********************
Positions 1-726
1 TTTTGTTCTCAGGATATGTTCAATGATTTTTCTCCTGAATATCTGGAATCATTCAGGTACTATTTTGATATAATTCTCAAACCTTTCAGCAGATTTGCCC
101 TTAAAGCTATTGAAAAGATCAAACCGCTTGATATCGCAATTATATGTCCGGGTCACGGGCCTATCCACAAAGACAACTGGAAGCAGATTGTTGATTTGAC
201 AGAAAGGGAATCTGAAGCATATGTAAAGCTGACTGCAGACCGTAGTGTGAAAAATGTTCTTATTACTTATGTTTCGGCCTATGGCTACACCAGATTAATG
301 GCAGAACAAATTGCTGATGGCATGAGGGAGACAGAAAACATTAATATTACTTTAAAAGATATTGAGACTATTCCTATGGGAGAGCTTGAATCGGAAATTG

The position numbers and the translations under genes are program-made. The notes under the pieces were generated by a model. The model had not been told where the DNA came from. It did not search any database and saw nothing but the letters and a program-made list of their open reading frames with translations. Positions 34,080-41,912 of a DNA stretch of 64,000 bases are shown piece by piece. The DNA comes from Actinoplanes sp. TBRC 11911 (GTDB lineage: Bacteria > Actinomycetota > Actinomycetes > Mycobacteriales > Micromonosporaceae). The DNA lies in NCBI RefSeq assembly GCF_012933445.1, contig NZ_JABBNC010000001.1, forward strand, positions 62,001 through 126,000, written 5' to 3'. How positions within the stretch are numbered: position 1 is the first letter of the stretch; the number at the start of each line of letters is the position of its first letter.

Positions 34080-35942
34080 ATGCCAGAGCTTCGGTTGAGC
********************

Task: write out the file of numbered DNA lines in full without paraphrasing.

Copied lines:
Positions 1-726
1 TTTTGTTCTCAGGATATGTTCAATGATTTTTCTCCTGAATATCTGGAATCATTCAGGTACTATTTTGATATAATTCTCAAACCTTTCAGCAGATTTGCCC
101 TTAAAGCTATTGAAAAGATCAAACCGCTTGATATCGCAATTATATGTCCGGGTCACGGGCCTATCCACAAAGACAACTGGAAGCAGATTGTTGATTTGAC
201 AGAAAGGGAATCTGAAGCATATGTAAAGCTGACTGCAGACCGTAGTGTGAAAAATGTTCTTATTACTTATGTTTCGGCCTATGGCTACACCAGATTAATG
301 GCAGAACAAATTGCTGATGGCATGAGGGAGACAGAAAACATTAATATTACTTTAAAAGATATTGAGACTATTCCTATGGGAGAGCTTGAATCGGAAATTG

The position numbers and the translations under genes are program-made. The notes under the pieces were generated by a model. The model had not been told where the DNA came from. It did not search any database and saw nothing but the letters and a program-made list of their open reading frames with translations. Positions 34,080-41,912 of a DNA stretch of 64,000 bases are shown piece by piece. The DNA comes from Actinoplanes sp. TBRC 11911 (GTDB lineage: Bacteria > Actinomycetota > Actinomycetes > Mycobacteriales > Micromonosporaceae). The DNA lies in NCBI RefSeq assembly GCF_012933445.1, contig NZ_JABBNC010000001.1, forward strand, positions 62,001 through 126,000, written 5' to 3'. How positions within the stretch are numbered: position 1 is the first letter of the stretch; the number at the start of each line of letters is the position of its first letter.

Positions 34080-35942
34080 ATGCCAGAGCTTCGGTTGAGC